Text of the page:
The Obama administration came into office promising to use “all the elements of national power” (or, in the bumper-sticker version, “smart power”). Why use military force—unilaterally—if diplomacy and economic power and multilateral action can do the trick?
The campaign in Afghanistan, already a multilateral action for the record books, is now framing that question in stark and concrete terms. One reason the Obama administration may have been caught so flat-footed by the troop request from General McChrystal is that the multilateralism of our approach to the Afghan problem has rarely, if ever, been surpassed. Afghanistan has been both NATO-ized and Asianized: it is the major preoccupation of the NATO alliance today, representing the largest overseas deployment of almost every NATO contributor; but it is also the main overseas military commitment of Japan (now under reconsideration), as well as a regional issue with its own standing working group under the Russia- and China-led Shanghai Cooperation Organization (SCO). The SCO, in fact, held a summit conference devoted to Afghanistan in March, attended by U.S. and other NATO representatives, and has treated Afghanistan as one of its main issues at each conference in the last five years. (See a good summary of the SCO and Afghanistan here.)
For at least two of those years, as any online search will reveal, pundits and politicians have been making the case that more cooperation between NATO and Russia is the key in Afghanistan. Russia is now embedded in the humanitarian effort there, and has assumed a de facto patronage of Hamid Karzai’s government. India has become a major commercial investor in Afghanistan, although China is holding back because of the ongoing danger. Pakistan has roused itself to a significant effort against the Taliban in its northwest territories. Even Iran has been welcomed to the fold of multilateral diplomacy on Afghan issues.
America’s top officials in Afghanistan, fully aware of all these dynamics, assembled and forwarded a plan to implement President Obama’s new strategy—one that incorporates and relies on these multilateral, diplomatic, and economic factors. In the process they determined that if we are to “defeat, dismantle, and disrupt Al Qaeda,” it is essential to deny the Taliban territory by immunizing the population against the Taliban’s guerrilla tactics. But the means to do that cannot be found in cooperation with Russia, commercial investment by India, or the discussion points of SCO working groups. The means for immunizing the Afghan population against the Taliban is boots on the ground.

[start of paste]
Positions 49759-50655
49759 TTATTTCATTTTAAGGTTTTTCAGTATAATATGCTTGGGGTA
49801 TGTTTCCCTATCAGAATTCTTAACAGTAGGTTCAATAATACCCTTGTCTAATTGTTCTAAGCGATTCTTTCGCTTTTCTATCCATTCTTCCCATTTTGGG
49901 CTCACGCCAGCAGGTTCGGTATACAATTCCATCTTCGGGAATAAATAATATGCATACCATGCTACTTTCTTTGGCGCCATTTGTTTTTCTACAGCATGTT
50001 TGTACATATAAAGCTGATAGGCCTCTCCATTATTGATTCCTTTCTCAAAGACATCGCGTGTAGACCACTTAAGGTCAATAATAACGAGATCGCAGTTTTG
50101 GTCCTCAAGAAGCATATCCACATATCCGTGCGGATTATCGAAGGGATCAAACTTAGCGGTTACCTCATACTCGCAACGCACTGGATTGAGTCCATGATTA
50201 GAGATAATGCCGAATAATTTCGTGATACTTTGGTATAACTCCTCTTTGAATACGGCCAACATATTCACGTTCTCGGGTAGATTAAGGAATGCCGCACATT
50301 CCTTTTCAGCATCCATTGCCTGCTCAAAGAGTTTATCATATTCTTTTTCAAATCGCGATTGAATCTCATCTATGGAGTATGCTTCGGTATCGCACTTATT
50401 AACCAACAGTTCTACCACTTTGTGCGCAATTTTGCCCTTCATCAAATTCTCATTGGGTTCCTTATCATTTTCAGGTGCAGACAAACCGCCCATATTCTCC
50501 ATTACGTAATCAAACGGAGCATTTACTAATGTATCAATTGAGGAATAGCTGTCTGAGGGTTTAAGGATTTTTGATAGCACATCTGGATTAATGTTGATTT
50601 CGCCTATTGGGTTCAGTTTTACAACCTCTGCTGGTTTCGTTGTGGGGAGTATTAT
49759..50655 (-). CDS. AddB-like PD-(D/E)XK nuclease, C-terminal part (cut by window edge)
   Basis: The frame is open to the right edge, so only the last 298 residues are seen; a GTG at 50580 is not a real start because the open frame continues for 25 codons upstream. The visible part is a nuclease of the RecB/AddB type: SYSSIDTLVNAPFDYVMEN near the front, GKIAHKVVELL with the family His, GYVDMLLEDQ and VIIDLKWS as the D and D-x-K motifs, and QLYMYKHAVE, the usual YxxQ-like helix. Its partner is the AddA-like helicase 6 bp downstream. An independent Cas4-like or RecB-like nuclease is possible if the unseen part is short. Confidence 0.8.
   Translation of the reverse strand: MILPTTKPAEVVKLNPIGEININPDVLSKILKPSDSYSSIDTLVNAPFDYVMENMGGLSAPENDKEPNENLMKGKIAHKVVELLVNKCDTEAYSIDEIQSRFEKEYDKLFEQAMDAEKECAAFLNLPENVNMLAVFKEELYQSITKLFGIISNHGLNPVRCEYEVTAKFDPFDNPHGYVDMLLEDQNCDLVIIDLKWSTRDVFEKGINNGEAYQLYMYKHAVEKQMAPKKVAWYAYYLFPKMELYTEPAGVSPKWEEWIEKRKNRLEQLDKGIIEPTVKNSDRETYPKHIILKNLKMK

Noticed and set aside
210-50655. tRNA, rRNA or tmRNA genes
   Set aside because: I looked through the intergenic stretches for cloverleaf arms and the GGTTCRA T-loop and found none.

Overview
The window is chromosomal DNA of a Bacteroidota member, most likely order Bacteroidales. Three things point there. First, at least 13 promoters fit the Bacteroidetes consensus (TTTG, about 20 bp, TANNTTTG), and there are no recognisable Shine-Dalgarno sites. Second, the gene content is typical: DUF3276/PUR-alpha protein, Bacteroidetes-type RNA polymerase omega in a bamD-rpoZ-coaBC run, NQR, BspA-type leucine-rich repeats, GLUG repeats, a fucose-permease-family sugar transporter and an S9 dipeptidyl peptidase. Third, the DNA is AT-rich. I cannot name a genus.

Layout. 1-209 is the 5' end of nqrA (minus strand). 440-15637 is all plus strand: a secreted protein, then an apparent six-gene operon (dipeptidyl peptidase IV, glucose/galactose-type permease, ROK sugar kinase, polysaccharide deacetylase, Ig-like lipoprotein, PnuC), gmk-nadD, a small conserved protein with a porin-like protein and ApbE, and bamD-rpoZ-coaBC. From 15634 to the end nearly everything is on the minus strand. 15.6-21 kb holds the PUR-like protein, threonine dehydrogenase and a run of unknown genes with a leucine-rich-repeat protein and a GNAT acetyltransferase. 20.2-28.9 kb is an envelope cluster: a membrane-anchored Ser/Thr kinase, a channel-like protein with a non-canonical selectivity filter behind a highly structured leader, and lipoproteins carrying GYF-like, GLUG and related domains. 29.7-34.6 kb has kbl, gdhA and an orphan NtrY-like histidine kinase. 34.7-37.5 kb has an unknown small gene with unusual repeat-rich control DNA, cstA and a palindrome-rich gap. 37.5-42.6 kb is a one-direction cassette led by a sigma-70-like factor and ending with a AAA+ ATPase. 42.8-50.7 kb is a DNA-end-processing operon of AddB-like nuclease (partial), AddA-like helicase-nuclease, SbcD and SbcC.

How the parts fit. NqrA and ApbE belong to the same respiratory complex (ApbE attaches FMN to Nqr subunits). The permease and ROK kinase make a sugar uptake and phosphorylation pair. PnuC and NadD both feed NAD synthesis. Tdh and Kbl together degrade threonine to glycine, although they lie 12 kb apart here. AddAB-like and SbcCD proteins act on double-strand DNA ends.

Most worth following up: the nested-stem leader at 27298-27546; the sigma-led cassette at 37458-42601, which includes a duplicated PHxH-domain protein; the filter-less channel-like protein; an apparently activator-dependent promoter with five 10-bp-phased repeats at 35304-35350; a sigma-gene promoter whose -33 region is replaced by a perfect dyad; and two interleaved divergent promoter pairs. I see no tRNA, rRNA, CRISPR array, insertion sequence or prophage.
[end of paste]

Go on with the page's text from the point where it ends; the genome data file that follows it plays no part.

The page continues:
If Albert Brooks scripted a send-up of self-important “smart power” multilateralism, it would look like the effort in Afghanistan. And in Brooks’s hands, of course, the inevitable comeuppance would be handled with painful honesty. All the multilateralism in Afghanistan—a pragmatic holding strategy for Bush, an ideological sine qua non for Obama—cannot achieve what a unified, military-centered offensive can. If Obama’s objective remains defeating, dismantling, and disrupting Al Qaeda, he will choose the military-centered option or he will not achieve it.
Our European NATO allies remain unwilling to make more than token additions to their troop strength in Afghanistan. The SCO nations have consistently declined to make military contributions in Afghanistan. If there is to be a military-centered initiative to drive back the Taliban, it will have to undertaken by the U.S. In this most multilateral of operations, the way ahead comes down, as it has since 1945, to an American decision.